The cake is made with pistachio paste which was made by toasting shelled pistachios and grinding them in a food processor. A sugar syrup was made and added to the ground nuts while pureeing. The pistachio paste recipe calls for orgeat syrup which I love, but I was out at the time and since such a small amount was needed, I used some almond extract instead. The paste can be made in advance and refrigerated for about a month. To begin the cake, eggs and sugar were whisked together in a mixing bowl, and cream and pistachio paste were added. Flour and baking powder were folded into the batter before melted butter was added, and it was poured into a parchment-lined loaf pan. Chopped pistachios were sprinkled on top. It was placed in a 400 degree F oven for five minutes, and then a lengthwise incision was made in the top of the cake. It was to be placed back in the oven with the temperature reduced to 300. I think there was a typo in the recipe because the baking time of 35 minutes at 300 degrees F was off. It needed more like 55 minutes and/or a higher temperature. The cake baked into a pretty arched top studded with chopped nuts.
First, I have to tell you that the pistachio paste will not win any beauty contests, but the aroma and flavor are truly lovely. And, I’m glad to have enough of it leftover to use in the Pistachio Nougat. It gave the crumb of this cake a pretty, pale green color. It’s a buttery, nutty, delicious pound cake that’s easy to make. I can tell I’m going to have fun with all the recipes in this book.
Recipes reprinted with publisher’s permission from A la Mere de Famille.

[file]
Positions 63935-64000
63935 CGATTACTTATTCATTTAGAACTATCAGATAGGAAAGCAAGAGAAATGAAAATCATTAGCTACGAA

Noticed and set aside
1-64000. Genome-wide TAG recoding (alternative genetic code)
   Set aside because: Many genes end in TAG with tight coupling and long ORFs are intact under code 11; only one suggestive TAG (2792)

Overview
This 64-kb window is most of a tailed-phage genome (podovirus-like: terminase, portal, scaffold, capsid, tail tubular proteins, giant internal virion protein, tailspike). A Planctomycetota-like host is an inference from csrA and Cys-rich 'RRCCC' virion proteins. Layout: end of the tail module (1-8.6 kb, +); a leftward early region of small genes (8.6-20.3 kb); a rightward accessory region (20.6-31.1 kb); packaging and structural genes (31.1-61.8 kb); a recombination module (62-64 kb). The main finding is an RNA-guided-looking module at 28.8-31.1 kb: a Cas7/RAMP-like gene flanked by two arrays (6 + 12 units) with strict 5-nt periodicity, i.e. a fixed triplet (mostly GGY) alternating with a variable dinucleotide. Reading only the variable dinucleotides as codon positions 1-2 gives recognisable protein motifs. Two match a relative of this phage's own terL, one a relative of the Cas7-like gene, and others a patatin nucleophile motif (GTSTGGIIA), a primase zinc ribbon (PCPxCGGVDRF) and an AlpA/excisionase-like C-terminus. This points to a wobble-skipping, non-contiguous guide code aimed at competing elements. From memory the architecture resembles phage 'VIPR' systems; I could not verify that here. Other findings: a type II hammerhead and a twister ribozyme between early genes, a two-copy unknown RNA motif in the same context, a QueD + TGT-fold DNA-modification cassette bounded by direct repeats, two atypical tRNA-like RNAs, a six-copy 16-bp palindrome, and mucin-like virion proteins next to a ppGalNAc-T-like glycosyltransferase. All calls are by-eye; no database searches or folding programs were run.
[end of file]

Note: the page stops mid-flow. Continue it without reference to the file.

Preparation time: 15 minutes
Makes two 6-by-4-inch cakes or one 9-by-4-inch cake
1 1/2 cups sugar
1/3 cup whipping cream, warmed
3 1/2 tbsp pistachio paste
1 3/4 cups all-purpose flour, sifted
1 1/2 tsp baking powder
6 tbsp unsalted butter, melted
Handful of chopped pistachios
MAKING THE BATTER
In a large mixing bowl, whisk the eggs and sugar until the mixture is pale and thick. Add the cream and pistachio paste and whisk until combined. Fold in the flour and baking powder. Finally, stir in the butter. The batter should be smooth and shiny.
Preheat the oven to 400°F. Line two 6-by-4-inch or one 9-by-4-inch loaf pan(s) with parchment paper. Pour the batter into the prepared pan and scatter the chopped pistachios over the top. Bake for 5 minutes, then make a lengthwise incision in the top of the cake with a sharp knife. Lower the oven temperature to 300°F, then return the cake to the oven for about 35 minutes (mine required a longer baking time of about 55 minutes), until the cake is golden-brown and a knife inserted into the middle comes out clean. Remove from the oven and cool in the pan on a wire rack for 10 minutes, then turn the cake out of the pan. Cool completely before serving. (The cake will keep in an airtight container for up to 3 days.)
Chef’s tip: To keep the cake moister, wrap it in plastic wrap as soon as it comes out of the oven and allow it to cool like that.
Makes about 1 pound
Preparation: about 15 minutes
1 1/2 cups blanched pistachios
1/2 cup sugar
2 tbsp water
1 1/2 tbsp orgeat syrup (see chef’s tip)
2 tbsp plus 1 tsp hazelnut oil
PREPARING THE SUGAR SYRUP Preheat the oven to 325°F. Place the pistachios on a baking sheet and roast for 10 minutes. Remove from the oven and set aside. In a medium saucepan, combine the sugar and water and cook over medium-high heat until the syrup registers 250°F on a candy thermometer.
MAKING THE PASTE Put the pistachios in a food processor and process until they are finely ground. With the food processor running, slowly pour the hot sugar syrup through the feed tube and continue to process until combined. Add the orgeat syrup and hazelnut oil and continue to process until the mixture forms a smooth paste. Transfer to an airtight container. Store the pistachio paste in the refrigerator for up to 1 month.
Chef’s tip: Orgeat syrup is an almond-flavored syrup that is often used in cocktails. It is available in most good liquor stores. You can use this pistachio paste in many ways—try making a pistachio-based cream instead of an almond-based frangipane in a pear tart. Mmm. . .
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